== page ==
51 Wn.2d 282, THE STATE OF WASHINGTON, Respondent, v. ELDON DOWAN HISER, Appellant

[No. 33794. Department Two.      Supreme Court      November 14, 1957.]

THE STATE OF WASHINGTON, Respondent, v. ELDON DOWAN
                              HISER, Appellant.1

[1] FORGERY - ELEMENTS OF OFFENSE - SPURIOUS CHARACTER OF INSTRUMENT. The spurious character of the instrument is an essential element of the crime of first-degree forgery.

[2] SAME - EVIDENCE - SUFFICIENCY. In a prosecution for the forgery of two bank checks, there is a clear hiatus in the proof which cannot be filled by suspicion, speculation, or surmise, where the checks were never presented at the bank nor was there any testimony from the bank as to whether it had an account in the name of the party whose signature appears on the checks, or as to whether the checks would have been honored if presented.

[3] CRIMINAL LAW - EVIDENCE - CIRCUMSTANTIAL EVIDENCE. The law does not look with favor upon the conviction of one upon circumstantial evidence when direct and positive evidence could be obtained by reasonable diligence.

[4] FORGERY - EVIDENCE - SUFFICIENCY. In a prosecution for the forgery of two bank checks, the silence of the defendant, after his arrest, on the question of whether the checks were spurious or genuine is no substitute for proof by the state on that issue; since he was under no obligation to make any statement.

Appeal from a judgment of the superior court for Yakima county, No. 10510, Barnett, J., entered May 17, 1956, upon a trial and conviction of first-degree forgery. Reversed.

Gavin, Robinson & Kendrick, for appellant.

Don J. Clark and Richard C. Smith, for respondent.

HILL, C. J. -

This is an appeal from a conviction on two counts of first-degree forgery, the documents involved being bank checks.

One issue only is presented: Did the state make a prima facie case? The defendant contends that the state failed to prove that the checks were not genuine, and that they would not have been honored if presented for payment.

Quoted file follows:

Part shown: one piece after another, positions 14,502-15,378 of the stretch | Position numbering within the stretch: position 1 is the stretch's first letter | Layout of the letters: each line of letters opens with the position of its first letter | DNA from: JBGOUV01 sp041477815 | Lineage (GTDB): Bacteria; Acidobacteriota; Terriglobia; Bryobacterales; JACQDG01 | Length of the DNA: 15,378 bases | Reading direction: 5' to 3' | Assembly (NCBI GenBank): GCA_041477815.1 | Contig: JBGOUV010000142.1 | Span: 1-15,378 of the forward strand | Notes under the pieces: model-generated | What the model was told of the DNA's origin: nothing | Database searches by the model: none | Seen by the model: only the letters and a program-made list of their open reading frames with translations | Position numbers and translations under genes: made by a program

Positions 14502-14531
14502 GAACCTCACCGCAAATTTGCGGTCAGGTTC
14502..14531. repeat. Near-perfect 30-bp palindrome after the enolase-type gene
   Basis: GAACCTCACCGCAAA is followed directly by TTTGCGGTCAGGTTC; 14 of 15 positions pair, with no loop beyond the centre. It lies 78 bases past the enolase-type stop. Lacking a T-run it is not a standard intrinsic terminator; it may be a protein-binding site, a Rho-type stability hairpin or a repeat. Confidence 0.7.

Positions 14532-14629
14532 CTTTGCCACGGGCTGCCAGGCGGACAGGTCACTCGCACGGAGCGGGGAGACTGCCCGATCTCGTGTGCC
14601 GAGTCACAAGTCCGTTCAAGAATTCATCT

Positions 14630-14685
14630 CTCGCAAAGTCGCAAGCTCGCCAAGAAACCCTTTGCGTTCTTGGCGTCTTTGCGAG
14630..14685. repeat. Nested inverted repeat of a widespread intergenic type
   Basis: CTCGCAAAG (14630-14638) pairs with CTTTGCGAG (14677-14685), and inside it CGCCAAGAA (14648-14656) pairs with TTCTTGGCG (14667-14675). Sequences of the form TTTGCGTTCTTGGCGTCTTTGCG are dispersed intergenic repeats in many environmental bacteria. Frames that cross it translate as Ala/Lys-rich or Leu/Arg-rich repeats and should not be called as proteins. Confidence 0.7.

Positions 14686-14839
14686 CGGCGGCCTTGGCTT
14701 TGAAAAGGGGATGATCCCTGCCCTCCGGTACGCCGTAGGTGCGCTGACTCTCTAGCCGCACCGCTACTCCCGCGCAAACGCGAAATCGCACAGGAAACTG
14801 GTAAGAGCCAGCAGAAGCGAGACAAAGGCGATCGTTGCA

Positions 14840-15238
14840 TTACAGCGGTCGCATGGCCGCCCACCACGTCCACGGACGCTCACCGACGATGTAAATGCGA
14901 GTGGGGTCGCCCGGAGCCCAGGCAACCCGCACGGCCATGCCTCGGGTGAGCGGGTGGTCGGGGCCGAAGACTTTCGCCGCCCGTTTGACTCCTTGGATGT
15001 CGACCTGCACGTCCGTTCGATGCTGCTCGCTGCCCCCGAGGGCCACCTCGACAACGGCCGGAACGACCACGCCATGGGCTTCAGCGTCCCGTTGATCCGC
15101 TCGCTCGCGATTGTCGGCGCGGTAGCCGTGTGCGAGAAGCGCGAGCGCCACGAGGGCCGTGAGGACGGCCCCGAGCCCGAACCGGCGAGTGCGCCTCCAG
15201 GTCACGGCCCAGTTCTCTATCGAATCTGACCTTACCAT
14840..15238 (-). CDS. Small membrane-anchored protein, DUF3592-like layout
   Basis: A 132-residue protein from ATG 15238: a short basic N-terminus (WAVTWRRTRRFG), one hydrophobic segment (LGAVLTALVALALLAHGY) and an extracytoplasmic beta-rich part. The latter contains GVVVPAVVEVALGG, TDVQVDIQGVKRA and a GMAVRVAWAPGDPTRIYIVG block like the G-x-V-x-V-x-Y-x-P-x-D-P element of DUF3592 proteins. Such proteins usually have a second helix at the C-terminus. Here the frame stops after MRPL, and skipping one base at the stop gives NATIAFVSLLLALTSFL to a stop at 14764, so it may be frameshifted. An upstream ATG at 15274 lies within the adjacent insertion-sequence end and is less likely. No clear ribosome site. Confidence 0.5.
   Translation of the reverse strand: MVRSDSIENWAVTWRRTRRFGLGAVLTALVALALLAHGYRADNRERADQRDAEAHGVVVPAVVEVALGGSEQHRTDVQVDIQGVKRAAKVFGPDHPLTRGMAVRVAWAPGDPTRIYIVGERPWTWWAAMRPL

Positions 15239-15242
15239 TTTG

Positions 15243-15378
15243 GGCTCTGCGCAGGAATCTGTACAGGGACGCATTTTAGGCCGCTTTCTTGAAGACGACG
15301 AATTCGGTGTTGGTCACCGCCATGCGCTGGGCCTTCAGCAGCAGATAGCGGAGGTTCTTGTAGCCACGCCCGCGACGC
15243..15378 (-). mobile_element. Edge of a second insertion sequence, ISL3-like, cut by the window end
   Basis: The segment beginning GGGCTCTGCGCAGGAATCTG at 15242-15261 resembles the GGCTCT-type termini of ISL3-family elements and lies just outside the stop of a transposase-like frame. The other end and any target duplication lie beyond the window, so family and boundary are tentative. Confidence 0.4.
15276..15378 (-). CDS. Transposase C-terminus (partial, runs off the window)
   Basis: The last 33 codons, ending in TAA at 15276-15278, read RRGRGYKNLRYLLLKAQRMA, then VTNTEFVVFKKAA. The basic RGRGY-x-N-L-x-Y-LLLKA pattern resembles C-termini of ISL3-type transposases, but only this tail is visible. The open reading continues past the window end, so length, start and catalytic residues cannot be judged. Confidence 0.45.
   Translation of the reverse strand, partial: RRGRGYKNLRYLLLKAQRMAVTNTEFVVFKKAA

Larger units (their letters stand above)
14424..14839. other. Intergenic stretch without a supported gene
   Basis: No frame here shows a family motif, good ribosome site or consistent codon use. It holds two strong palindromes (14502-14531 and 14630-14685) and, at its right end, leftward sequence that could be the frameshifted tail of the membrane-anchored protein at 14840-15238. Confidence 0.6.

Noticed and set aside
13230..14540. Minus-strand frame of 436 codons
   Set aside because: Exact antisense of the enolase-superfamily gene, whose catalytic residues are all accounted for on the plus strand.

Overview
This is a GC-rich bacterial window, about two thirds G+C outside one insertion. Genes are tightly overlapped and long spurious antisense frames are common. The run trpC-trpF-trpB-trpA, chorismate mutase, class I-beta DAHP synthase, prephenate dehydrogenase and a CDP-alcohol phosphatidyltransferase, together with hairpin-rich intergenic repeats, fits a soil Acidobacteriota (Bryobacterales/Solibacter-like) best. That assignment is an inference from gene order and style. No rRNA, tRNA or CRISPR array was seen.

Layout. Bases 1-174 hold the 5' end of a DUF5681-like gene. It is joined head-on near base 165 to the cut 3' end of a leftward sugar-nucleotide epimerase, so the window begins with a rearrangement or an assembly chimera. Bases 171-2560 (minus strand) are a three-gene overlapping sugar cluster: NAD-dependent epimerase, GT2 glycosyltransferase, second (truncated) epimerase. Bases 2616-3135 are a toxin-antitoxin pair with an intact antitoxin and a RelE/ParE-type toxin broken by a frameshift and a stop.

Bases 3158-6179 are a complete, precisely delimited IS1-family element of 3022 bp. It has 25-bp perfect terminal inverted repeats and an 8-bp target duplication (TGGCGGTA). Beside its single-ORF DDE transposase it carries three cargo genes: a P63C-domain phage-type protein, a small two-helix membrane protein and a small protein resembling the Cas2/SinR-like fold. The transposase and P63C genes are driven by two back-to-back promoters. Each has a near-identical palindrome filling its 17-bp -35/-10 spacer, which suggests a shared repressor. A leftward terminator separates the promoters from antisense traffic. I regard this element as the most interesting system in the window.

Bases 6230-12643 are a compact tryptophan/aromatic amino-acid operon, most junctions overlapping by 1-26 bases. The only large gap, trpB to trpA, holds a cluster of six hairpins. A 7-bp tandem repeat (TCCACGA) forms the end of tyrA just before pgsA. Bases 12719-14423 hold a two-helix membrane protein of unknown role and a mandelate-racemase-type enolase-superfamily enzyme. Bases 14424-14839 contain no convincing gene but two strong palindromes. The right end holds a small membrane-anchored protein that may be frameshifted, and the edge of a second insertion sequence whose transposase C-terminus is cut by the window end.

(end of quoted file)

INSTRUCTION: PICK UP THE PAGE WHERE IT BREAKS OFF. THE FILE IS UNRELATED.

It was established that the two checks were drawn by the defendant on the Selah State Bank, and that the name of Nellie Willard, as maker, was signed by him on both checks.


1 Reported in 317 P. (2d) 1072.

[1] See 41 A. L. R. 229, 232; 23 Am. Jur. 678.

 Nov. 1957]          STATE v. HISER.           283

One check, made payable to Bill Smith, was endorsed by the defendant, who signed the endorsement, Bill Smith, and received merchandise and cash therefor from the Midway Market near Selah. The other check, made payable to Spick Robson, was endorsed by a companion of the defendant, who also received merchandise and cash therefor from the Midway Market.

The manager of the market became suspicious and contacted a Nellie Willard, living in the Selah community and for whom the defendant's companion had worked. She advised the manager that she had not drawn the checks and that she had no account in the bank on which the checks were drawn. The Selah police were notified and the defendant arrested later that day.